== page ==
Technology is a beautiful thing. It lets you…uh…write words to people? Take photos of cool stuff? Send two-letter slang interjections from the 1990s? I dunno, I can’t think of anything else, because I’m too busy freaking out over this incredible app that tells you how many pizzas you should order.
The iOS app is called the Pizza Counter, and it is, essentially, the apotheosis of Western civilization. Created by Rick Mendes, a web designer from Hoboken, the Pizza Counter has one function and one function alone: to let you know exactly how many pizzas you need to order for a large family gathering, work function, or sleepover party, without doing any arithmetic whatsoever.
All you have to do is tell the app how many people you’re ordering for and how hungry they are, and the app will calculate exactly how many pizzas you need to buy. It also connects to Yelp to show you the nearest pizza places in your area, as well as the largest size pie you can order from the restaurant.
At this point, you might be wondering how, exactly, the Pizza Counter knows how many pizzas are needed to fill a set number of people’s grumbling tummies. “Doesn’t everyone have their own, highly subjective threshold for how many pieces they can consume in one sitting?”, you might be saying skeptically. “How, prithee, can the Pizza Counter determine exactly how many slices are needed to fill up each person, down to the last pepperoni slice?”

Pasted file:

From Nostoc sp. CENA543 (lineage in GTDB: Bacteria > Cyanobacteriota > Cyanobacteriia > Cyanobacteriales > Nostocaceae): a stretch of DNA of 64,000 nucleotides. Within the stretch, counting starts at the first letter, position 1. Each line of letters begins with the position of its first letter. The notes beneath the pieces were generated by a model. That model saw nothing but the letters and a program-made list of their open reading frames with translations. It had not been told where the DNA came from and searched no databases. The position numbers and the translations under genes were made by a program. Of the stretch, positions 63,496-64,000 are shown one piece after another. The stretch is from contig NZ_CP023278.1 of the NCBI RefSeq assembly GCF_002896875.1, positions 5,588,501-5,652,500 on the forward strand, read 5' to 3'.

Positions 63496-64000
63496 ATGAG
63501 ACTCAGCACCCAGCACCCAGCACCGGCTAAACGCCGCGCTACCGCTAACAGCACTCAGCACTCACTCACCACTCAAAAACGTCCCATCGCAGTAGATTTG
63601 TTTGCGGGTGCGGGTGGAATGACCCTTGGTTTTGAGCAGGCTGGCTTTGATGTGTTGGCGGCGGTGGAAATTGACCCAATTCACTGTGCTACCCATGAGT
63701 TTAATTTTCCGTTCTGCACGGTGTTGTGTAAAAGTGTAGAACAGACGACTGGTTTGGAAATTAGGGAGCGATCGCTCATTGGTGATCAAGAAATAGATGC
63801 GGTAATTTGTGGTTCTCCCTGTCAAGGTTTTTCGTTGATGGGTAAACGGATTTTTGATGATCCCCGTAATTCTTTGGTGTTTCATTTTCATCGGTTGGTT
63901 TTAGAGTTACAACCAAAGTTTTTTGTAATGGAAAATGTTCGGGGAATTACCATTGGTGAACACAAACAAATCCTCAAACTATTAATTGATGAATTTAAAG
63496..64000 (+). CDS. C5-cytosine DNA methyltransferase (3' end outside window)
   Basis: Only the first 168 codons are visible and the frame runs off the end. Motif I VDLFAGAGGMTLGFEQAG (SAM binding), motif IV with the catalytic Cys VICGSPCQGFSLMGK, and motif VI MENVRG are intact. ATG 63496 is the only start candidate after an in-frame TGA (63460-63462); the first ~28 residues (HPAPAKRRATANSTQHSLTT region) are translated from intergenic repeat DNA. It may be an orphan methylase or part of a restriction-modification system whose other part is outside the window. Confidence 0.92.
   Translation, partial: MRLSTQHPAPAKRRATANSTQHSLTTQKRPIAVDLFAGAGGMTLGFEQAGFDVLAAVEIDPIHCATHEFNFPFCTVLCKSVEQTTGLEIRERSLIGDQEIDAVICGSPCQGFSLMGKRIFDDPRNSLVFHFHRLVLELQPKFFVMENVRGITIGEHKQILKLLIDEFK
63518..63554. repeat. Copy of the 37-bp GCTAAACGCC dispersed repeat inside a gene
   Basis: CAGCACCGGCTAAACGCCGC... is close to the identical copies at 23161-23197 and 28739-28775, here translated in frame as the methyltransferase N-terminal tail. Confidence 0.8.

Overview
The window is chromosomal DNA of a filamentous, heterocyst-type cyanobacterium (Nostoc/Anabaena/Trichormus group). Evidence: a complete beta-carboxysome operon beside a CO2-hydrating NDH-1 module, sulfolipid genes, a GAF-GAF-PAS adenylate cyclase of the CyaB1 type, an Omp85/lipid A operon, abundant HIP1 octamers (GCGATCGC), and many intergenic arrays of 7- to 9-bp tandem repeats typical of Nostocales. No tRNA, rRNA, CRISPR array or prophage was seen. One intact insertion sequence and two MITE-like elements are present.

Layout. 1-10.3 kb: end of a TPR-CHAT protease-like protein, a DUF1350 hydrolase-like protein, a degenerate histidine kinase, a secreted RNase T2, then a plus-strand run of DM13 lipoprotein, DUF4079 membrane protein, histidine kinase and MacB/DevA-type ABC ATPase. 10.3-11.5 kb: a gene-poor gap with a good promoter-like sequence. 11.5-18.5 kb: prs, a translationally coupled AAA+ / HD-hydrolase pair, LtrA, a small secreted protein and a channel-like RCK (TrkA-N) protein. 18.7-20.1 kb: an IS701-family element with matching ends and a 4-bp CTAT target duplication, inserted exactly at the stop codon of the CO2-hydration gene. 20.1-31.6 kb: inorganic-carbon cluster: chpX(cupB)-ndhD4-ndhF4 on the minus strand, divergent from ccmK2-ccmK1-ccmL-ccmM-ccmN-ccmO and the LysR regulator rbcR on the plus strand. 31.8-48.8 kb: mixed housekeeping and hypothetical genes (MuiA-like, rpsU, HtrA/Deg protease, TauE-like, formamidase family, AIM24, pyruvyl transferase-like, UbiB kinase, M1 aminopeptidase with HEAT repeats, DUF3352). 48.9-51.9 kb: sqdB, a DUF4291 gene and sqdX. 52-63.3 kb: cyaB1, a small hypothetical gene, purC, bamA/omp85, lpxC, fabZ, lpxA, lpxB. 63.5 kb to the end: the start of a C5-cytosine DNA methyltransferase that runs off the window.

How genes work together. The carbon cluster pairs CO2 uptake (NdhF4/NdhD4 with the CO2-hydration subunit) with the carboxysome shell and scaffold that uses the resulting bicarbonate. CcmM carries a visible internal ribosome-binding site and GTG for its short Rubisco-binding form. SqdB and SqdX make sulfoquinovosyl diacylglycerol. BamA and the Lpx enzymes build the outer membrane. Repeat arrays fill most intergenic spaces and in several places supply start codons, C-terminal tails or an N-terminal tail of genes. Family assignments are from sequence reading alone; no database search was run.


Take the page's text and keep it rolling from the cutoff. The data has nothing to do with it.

Naysay no more, naysayer: Mendes has got you covered. He came up with a “golden ratio” to calculate the ideal number of slices per person: two and a half, which sounds about right. That comes out to about 16 18-inch pies for 50 people, or 22 if they’re particularly peckish.
Mendes doesn’t expect to change the world with Pizza Counter, referring to it as a “silly app,” but we think the man is just being modest. And if he doesn’t pull in at least half as much as Yo allegedly has in funding, then we should all just up and stop reproducing altogether, for the world is dark and mankind’s future is barren and cold.
H/T Hudson Reporter | Photo by rob_rob2001/Flickr (CC BY SA 2.0)
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